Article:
So here we are again, creeping up on the 16th anniversary of my car accident, my acciversary. I’m writing this in the cafe at Vancouver General Hospital, my home for two months back in 2003. Various staff members dressed in scrubs are scattered around the lounge, one tries to nap with her hoodie on backwards to block the light. I haven’t wandered around the Intensive Care Unit or the Trauma Special Care Unit today, but just being at the hospital feels like tribute enough, and it is especially conducive to writing a blog post.
Yesterday I was having coffee with Jon, my good friend and former boss at the Cyclery. He sustained a significant head injury in a bicycle crash five years ago. When we aren’t laughing about puns and bike shop stories, or geeking out over woodwork and the latest gadgets from Makita and Festool, we swap thoughts and lifehacks for living with brain damage.
I have an 11-year headstart (headinjurystart?) on Jon in terms of living post traumatic brain injury and in our conversation Jon asked “So, what changes?” I took a moment then told him the anxiety decreases. I used to be crippled with anxiety, especially in social settings and large groups of people (note: large = 3 people). Anticipatory anxiety ruled the lead up to any interaction, social anxiety levelled me during it, and ruminating fuelled my anxiety afterwards. Anxiety was my closest and worst friend.
Today, as I told John, I haven’t had that level of anxiety in years. I’ve recovered from that particular aspect of injury and I’m generally pretty relaxed, just like I was pre-accident.
But I’m not like that at all.
True, I don’t get stressed out and anxious like I used to 16 years ago, or even 10 years ago, but that has nothing to do with recovery or some trait that I’ve returned to. It’s only because I’ve arranged my life in such a way that avoids the stress triggers I was, and continue to be, sensitive to. The thing is, it happened so gradually that I didn’t even notice. I look at myself and think, “Ah, I’m just not a people person…” and “I just really enjoy watching movies instead of doing stuff with people…” and “I would rather just chill out at home instead of going out, that’s just the way I am. I’m a mellow dude.” These statements are true, but they don’t describe innocuous, natural developments. The developments are a response, a reaction to an originating action: the car accident. Avoiding stress and anxiety was the first and only thing I thought of early on, and it wasn’t until Jon asked that I realized it still is. Whether it’s social anxiety, physical stress related to my spinal issues, or cognitive deficits at work, I instinctively arrange things the way I need them to suit me best.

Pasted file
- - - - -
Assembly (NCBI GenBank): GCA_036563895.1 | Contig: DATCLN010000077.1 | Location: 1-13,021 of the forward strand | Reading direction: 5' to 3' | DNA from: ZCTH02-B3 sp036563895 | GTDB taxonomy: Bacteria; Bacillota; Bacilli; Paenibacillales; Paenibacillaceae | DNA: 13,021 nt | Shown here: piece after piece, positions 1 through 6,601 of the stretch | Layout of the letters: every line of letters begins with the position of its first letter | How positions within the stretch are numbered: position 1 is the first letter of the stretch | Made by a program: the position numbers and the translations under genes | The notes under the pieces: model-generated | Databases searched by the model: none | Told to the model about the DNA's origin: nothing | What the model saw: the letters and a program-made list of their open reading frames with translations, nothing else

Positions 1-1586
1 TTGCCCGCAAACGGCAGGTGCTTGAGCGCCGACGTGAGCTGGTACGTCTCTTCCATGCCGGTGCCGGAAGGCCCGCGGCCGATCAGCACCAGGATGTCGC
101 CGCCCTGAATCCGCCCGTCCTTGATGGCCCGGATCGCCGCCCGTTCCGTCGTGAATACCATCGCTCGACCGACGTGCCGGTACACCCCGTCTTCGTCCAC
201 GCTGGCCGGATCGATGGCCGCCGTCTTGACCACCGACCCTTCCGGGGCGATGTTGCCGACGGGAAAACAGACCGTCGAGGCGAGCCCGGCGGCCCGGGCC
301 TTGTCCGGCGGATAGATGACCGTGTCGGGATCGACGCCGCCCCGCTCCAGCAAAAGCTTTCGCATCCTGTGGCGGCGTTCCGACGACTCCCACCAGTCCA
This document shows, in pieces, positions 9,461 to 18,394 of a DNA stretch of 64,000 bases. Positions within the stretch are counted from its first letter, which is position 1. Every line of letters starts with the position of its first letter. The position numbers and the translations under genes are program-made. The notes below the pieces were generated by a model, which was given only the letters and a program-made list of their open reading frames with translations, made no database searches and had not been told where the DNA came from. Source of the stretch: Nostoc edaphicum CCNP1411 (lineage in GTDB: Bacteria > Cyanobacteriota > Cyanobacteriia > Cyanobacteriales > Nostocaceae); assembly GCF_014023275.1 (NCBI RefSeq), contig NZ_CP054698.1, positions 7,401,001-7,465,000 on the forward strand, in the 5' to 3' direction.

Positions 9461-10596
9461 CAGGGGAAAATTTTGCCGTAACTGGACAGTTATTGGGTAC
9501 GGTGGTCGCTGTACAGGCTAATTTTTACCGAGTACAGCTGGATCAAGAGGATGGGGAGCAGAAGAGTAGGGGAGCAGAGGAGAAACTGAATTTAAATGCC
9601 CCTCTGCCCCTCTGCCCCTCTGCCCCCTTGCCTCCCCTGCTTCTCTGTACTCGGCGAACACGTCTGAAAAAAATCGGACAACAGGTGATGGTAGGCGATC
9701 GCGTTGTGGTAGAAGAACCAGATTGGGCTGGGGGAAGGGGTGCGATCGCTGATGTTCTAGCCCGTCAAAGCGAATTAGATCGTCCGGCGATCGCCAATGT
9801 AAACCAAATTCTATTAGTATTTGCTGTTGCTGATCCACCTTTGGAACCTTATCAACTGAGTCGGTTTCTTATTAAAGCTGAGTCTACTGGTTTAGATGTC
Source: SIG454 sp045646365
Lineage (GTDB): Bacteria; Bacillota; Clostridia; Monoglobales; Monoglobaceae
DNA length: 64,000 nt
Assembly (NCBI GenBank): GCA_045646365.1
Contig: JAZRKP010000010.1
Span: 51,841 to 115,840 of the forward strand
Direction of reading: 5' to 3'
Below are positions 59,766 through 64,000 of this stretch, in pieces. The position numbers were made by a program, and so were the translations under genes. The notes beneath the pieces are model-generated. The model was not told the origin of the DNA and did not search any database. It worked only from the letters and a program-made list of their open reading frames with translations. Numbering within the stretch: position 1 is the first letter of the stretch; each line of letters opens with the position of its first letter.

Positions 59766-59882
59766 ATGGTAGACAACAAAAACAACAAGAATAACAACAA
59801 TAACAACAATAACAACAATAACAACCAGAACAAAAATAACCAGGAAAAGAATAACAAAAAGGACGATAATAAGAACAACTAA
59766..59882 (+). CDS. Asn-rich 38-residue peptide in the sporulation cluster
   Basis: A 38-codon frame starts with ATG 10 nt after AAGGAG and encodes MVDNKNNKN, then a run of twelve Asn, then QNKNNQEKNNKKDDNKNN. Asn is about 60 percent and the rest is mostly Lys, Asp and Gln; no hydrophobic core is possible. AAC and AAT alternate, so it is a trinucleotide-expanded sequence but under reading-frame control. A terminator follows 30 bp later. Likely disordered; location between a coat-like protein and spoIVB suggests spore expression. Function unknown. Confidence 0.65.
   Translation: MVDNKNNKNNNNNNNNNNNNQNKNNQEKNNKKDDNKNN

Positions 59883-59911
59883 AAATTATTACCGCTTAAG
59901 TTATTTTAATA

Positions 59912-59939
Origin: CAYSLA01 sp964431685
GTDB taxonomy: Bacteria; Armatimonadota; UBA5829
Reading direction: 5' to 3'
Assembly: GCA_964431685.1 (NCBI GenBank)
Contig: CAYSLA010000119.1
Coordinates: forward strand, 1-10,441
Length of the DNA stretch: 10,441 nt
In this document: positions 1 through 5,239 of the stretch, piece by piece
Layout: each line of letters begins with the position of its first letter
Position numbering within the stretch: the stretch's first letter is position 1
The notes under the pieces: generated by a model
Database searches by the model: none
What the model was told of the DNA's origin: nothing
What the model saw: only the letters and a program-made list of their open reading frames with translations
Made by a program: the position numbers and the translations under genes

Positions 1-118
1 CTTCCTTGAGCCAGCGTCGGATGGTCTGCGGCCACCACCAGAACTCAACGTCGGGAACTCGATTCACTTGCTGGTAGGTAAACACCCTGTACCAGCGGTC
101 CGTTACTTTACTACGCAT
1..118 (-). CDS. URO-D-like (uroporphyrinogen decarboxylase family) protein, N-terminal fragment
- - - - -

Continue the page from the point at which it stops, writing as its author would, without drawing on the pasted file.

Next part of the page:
For example, the whiplash that fractured my C-1 vertebrae also tore most of the ligaments on the left side of my neck. This one fact, alone, has caused a ripple of necessary interventions. I sleep on my back with my head tilted slightly to the left to engage the ligaments on the right side of my neck. If I were to fall asleep with my head to the right, it would settle in at too much of an angle (as if I were looking over my shoulder all night) and I would likely need a chiropractic adjustment. I can lay on my left side for a little while, my right side even less, and never on my stomach. Back when I was at school and even now at the movies, I take seats on the right half of the room so that I’m always turned slightly to my left to see the action up front.
I carry earplugs with me now. I put them in at coffee shops if it’s too crowded, at my sister’s place when the kids are vying for attention, at work when my boss’s dog shows up. It’s automatic and makes things less stressful. To me, it’s not weird anymore, it’s just necessary. These accommodations, and countless others, have become habit over the years, so much so that I forgot they were accommodations in the first place.
So what changes? The newness of everything changes. The challenges and deficits I encountered have become old news, the adjustments I’ve made in response to them, slightly less old. I see the effects of the car accident everywhere and nowhere at the same time, I’m just that used to it.
That’s what changes, Jon, you get used to it. All of it.